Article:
Ron Deibert, director of the Citizen Lab at the University of Toronto
‘Example After Example of Real Harms’
Despite the good that digital technologies can bring to humanitarian and human rights work, they can be applied to interfere with this work as well. “The fact of the matter is that a lot of the activism, organization, and civil society movements we all care about…take place on platforms that were not designed for security,” said Ron Deibert, who directs the Citizen Lab at the University of Toronto. Meanwhile, he noted, governments and private surveillance companies hired by adversaries are employing digital tools and data collection to thwart human rights activists.
And although big data and AI are sometimes heralded as fixes to societal issues such as inequality and bias, data collection and algorithm design can unintentionally perpetuate these problems. “We are seeing example after example of real harms due to AI…, automated technologies, and other forms of algorithm-driven technologies,” said Mark Latonero, research lead for data and human rights at the nonprofit research institute Data & Society. For instance, research has shown that facial recognition technologies are demonstrably biased against minorities, which has led the city of San Francisco to ban their use.
Rashida Richardson, director of policy research at New York University’s AI Now Institute
“One of the inherent problems is the societal presumption that that data is objective — that it doesn’t have history, it doesn’t have politics, and it reflects reality properly,” said Rashida Richardson, director of policy research at New York University’s AI Now Institute. “None of those things are true, based on current data collection and use practices.”
‘Hard Work Ahead’
Much work needs to be done to capitalize on the benefits of digital technologies to advance human rights — while ensuring that these same technologies do not infringe on them. “We as a country need to be re-engaging in human rights mechanisms,” said keynote speaker Kaye. “The further we get from those basic mechanisms of human rights and how they’re working in practice, the harder it is for us to influence them and to educate ourselves about what is happening around the world. It’s education. It’s engagement. It’s law.”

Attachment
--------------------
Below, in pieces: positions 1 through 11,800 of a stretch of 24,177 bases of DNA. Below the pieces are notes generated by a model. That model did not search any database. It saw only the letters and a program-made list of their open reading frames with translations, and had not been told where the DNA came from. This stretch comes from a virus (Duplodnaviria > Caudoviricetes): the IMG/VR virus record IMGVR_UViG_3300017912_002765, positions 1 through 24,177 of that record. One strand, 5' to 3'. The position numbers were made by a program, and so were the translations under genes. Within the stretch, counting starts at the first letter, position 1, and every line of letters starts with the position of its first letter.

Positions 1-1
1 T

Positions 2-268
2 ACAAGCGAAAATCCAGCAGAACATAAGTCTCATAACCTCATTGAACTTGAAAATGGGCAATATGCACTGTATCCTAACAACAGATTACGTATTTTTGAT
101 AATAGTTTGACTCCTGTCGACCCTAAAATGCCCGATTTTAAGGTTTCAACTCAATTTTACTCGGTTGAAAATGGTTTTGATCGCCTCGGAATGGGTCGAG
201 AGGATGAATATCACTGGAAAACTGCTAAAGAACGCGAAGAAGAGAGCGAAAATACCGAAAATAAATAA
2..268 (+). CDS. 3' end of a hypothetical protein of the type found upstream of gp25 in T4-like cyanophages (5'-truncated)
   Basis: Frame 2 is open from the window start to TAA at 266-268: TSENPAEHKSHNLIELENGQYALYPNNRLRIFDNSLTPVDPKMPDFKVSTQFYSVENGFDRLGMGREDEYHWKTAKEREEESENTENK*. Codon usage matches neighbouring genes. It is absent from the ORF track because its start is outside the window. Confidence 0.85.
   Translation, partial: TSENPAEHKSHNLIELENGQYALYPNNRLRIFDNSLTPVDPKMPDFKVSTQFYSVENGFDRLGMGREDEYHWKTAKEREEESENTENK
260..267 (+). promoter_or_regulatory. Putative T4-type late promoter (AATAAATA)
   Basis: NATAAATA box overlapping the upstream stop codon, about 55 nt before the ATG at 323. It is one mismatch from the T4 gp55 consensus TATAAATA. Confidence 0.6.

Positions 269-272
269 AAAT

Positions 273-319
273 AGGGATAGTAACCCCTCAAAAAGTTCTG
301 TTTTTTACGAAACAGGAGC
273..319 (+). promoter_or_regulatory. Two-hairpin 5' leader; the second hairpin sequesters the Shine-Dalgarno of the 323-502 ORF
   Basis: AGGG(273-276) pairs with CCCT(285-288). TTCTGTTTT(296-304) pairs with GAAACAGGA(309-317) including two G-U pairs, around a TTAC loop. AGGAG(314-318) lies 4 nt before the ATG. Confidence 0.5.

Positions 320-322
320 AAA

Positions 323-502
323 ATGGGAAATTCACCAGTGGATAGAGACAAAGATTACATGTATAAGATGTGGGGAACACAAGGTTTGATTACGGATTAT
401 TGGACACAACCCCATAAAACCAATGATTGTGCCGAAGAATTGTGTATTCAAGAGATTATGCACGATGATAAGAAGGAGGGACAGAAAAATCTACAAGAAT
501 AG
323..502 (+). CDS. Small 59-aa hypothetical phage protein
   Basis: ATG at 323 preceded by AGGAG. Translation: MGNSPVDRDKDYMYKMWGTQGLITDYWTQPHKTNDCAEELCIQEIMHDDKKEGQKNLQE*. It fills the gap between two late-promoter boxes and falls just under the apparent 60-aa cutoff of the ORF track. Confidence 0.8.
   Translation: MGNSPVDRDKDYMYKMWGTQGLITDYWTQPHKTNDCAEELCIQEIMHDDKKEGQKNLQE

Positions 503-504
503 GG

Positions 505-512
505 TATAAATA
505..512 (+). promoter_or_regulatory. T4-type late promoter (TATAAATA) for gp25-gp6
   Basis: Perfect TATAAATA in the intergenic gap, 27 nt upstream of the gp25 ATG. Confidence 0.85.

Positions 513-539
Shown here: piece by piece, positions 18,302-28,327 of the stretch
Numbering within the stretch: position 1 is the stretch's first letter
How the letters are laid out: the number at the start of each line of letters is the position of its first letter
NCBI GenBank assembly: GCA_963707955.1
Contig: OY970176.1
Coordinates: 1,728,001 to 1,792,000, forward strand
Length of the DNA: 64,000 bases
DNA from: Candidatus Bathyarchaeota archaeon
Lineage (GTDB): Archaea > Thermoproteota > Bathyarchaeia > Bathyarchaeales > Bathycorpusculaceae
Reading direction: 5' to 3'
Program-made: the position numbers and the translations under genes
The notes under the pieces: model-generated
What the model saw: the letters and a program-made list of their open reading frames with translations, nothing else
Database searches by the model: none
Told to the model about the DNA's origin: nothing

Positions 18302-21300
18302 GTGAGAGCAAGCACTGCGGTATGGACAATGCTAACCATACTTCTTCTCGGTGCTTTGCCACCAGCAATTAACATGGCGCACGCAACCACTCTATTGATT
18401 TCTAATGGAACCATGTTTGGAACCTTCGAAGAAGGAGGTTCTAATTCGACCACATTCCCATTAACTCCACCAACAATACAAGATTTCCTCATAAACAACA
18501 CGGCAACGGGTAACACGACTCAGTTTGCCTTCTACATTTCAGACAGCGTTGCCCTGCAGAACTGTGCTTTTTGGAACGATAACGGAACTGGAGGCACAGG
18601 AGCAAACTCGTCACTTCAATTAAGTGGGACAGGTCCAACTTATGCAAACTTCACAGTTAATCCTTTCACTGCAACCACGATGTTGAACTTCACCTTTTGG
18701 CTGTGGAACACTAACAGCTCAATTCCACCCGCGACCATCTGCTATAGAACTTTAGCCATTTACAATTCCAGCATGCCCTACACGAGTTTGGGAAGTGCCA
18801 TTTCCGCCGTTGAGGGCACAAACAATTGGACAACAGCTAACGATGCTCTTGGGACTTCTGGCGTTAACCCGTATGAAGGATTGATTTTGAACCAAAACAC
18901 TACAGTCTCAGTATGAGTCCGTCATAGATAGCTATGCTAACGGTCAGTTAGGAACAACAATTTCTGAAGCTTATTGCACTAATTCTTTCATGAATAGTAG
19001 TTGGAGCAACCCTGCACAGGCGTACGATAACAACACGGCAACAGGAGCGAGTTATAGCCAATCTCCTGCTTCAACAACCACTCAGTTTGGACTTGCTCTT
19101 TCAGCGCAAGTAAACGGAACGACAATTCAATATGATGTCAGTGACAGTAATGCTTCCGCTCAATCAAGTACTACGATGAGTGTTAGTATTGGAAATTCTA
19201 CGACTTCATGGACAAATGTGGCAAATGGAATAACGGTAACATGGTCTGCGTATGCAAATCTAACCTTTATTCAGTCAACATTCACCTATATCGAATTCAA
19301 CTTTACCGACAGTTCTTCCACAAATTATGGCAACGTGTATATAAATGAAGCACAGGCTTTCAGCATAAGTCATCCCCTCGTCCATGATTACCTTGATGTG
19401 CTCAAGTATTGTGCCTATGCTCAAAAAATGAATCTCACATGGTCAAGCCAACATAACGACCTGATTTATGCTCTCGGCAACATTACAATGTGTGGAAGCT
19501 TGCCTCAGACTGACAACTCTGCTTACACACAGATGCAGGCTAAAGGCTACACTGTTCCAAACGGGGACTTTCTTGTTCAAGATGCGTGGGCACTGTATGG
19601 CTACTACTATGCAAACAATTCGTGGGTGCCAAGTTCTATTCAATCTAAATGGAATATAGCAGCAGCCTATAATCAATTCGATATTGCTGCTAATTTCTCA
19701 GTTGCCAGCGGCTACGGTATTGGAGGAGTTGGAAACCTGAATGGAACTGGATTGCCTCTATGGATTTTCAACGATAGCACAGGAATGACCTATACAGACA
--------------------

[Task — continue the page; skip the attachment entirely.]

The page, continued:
Technology companies have become governors of online space, and in turn, are shaping freedom of expression around the world. For instance, approximately 85 percent of Facebook’s 2.5 billion active users are outside of the U.S., with many in countries where access to information is much more limited. Kaye referenced a recent announcement by Facebook that it would use international human rights standards to make judgments about expression on the platform.
“In an ironic way, the companies might be — if we push them — a leader in thinking about the way that human rights can have an impact on our lives, and the way we think about privacy and expression and other rights.”
(left) Eileen Donahue, executive director of the Global Digital Policy Incubator at Stanford University; (right) Mark Latonero, research lead for data and human rights at the nonprofit research institute Data & Society
“Everybody knows we are in the midst of a global battle for dominance in AI technology, but we are also in the midst of a geopolitical battle with respect to the norms and values that will guide regulation of AI,” noted Eileen Donahue, executive director of the Global Digital Policy Incubator at Stanford University’s Center for Democracy, Development, and the Rule of Law. “What I worry about most is that we could be having a global, unconscious drift toward digital authoritarianism."
Although the human rights framework isn’t perfect, it is a good model to build upon in order for governments, industry, and civil society to protect rights while reaping the benefits of digital technologies, said Donahue “We have a lot of hard work ahead to articulate in a compelling way how [digital governance] applies with respect to freedom of expression, freedom of assembly, right to privacy, equal protection, and non-discrimination. It’s going to be a cross-disciplinary, multi-stakeholder process.”